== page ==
Monthly Archives: June 2013

Many Big Firms Expanding


Lawyer Hiring Up Though Many Firms Cautious, Says Consulting Firm Altman Weil

Lawyer hiring is up according to the 2013 Law Firms in Transition Survey recently released by the Altman Weil consulting firm and authored by Thomas S. Clay.  Based upon a sample of 791 U.S. law firms with 50 or more lawyers, the report suggests that, although firms are being careful about growth and more selective in determining who will become partner, many are expanding the numbers of lawyers within their ranks.

For the year 2012, the following percentages of firms reported increases in the number of lawyers by categories (with the percentage of increase in the parenthetical):

53.5% increased the number of equity partners (the median change was 1%).

65.1% increased the number of non-equity partners (the median change was 3%)

59.4% increased the number of partner-track associates (the median change was 2%).

28.2% increased the number of non-partner-track associates (the median change was 0%).

35.9% increased the number of other full-time lawyers (the median change was 0%).

The use of part-time and contract lawyers is now the norm within these firms:

 81.6% are using part-time lawyers.

76.5% are using contract lawyers.

And many firms see growth by hiring new lawyers:

89.4% plan to hire laterals during 2013.

55.7% believe growth is a requirement for their firms’ continued success.

Altman Weil’s observations are consistent with published reports about the improving legal job market in Michigan and with Cooley’s own observations about lawyer demographics that the market for legal jobs is picking up.


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On Bird’s Nests, Lawyers and Nurturing Talent


Professor Victoria Vuletich teaches Professional Responsibility at Cooley Law School.  She is chairperson of the ABA’s Center for Professional Responsibility Continuing Legal Education Committee. Before joining Cooley’s faculty in 2008, Professor Vuletich was Deputy Division Director of the State Bar of Michigan Professional Standard’s Division, where she advised attorneys regarding ethical dilemmas and practical issues they were facing.  She also served as staff counsel to the State Bar of Michigan Client Protection and Unauthorized Practice of Law programs and developed and managed the Practice Management Resource Center.

The Constitutional Law Professor at the Grand Rapids campus, Devin Schinler, is a master barbeque aficionado.  A true “grill meister.”   The faculty barbeque at my house last summer was a delicious and fun party thanks to him and our great colleagues.

Recently he was lamenting to us that a mother robin has built her nest on the ladder in his garage.  And that his wife, who is adored by all, and possesses a true social worker’s heart, won’t let him shut the garage door as long as the nest is still inhabited.  (The ladder situation also has had some other consequences, but those are subject to confidentiality and can only be disclosed by him….!)  We’ve had some good chuckles over the Schindler’s bird’s nest predicament.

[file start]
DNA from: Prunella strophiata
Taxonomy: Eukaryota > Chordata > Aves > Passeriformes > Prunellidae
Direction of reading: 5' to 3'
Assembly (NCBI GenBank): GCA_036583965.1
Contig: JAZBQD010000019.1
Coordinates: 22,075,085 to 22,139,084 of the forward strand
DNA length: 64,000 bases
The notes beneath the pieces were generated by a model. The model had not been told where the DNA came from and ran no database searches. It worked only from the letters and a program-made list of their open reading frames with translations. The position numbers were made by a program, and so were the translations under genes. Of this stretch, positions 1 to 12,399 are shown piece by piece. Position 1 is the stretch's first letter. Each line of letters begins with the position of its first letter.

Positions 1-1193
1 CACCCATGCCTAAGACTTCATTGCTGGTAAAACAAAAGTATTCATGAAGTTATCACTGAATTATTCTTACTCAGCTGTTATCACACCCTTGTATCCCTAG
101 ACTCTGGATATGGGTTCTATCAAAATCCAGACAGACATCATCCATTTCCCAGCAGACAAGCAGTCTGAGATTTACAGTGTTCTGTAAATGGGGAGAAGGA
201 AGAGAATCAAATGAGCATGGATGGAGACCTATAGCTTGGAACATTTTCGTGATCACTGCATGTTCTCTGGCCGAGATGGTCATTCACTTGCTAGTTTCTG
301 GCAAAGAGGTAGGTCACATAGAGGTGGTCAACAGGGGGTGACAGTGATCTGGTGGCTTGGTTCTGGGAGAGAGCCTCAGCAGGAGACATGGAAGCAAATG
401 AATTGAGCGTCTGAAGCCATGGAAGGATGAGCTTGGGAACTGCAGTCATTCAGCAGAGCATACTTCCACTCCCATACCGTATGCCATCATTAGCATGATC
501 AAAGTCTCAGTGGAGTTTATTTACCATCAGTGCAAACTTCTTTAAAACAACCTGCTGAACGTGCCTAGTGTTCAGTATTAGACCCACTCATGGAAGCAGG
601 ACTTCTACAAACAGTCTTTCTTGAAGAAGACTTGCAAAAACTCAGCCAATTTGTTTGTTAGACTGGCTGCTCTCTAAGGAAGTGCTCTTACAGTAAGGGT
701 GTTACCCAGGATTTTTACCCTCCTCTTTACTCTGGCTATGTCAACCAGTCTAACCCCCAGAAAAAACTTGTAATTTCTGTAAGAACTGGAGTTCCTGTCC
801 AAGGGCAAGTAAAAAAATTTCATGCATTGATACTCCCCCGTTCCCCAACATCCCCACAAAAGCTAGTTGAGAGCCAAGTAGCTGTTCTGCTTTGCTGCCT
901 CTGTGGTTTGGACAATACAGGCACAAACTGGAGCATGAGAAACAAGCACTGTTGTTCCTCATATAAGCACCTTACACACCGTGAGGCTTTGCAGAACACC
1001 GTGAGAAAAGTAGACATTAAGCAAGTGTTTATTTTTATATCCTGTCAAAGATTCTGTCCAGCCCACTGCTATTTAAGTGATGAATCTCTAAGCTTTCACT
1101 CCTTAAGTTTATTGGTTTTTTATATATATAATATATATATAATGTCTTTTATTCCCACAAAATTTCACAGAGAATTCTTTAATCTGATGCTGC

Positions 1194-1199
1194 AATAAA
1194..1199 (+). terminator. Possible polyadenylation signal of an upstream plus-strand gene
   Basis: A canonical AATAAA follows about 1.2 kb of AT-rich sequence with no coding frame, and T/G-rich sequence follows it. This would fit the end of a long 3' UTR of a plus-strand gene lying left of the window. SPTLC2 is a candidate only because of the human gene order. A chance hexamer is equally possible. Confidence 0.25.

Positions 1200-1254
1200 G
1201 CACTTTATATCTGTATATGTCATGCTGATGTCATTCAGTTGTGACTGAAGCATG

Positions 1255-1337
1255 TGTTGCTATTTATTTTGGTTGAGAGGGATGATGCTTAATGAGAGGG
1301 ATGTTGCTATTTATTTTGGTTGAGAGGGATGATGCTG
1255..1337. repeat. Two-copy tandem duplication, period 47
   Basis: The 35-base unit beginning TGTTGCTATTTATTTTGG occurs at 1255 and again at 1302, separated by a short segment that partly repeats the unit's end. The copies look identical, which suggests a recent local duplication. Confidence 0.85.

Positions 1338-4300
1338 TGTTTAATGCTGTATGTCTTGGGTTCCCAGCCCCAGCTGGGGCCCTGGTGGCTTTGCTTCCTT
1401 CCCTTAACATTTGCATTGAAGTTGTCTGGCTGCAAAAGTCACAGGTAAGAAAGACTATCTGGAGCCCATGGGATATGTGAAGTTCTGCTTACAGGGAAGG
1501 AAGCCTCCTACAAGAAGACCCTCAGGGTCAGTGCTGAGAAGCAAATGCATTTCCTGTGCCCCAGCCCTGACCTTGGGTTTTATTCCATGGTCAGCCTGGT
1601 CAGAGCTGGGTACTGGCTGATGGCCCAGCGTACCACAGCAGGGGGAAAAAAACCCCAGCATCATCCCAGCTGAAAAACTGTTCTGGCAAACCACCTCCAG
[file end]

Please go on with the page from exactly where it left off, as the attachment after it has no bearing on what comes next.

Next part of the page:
Just a few days later, one of our GR students, Lawrence Kibler, told me he had a mother robin build her nest in his barbecue grill and that one resident has already hatched.

Nest 1

He won’t be using his barbecue grill for some time I think…..

Nest 2

Never one to miss an opportunity to, ahem, “grill” Professor Schindler, I scolded him by pointing out how fortunate he is that he hasn’t lost the use of his beloved grill.   Just a ladder. And a private garage. And just temporarily.

But all this laughter and amusement was accompanied by a very deep sense on my part that the spate of bird’s nest construction with Cooley support was no accident. After all, Mama Birds only choose a safe and nurturing spot in which to hatch their family. And in a sense, that is exactly what we do at Cooley – we hatch and nurture fledgling lawyers.   There is nothing as gratifying as seeing a person “come into their own” and move out into the world to become not only a competent lawyer, but someone who is going to nurture the world, and care about what happens to the inhabitants of that world.

Cooley people really care.  And it shows.

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America’s Newest Superhero: “Mamattorney”

Nelson P. Miller, Associate Dean for the Grand Rapids Campus and Professor of Law

Nelson P. Miller, Associate Dean for the Grand Rapids Campus and Professor of Law

By Nelson P. Miller

Recent reports indicate that mothers are now the sole or primary breadwinner in 40% of American households, a long-term demographic trend that the Great Recession accelerated.  Over 60% of those breadwinner moms are single parents.  Nelson P. Miller, Associate Dean for the Grand Rapids Campus and Professor of Law, notes how one particular Cooley graduate, Tamsen Horton, has in a very creative way developed a means to deliver legal services to working mothers.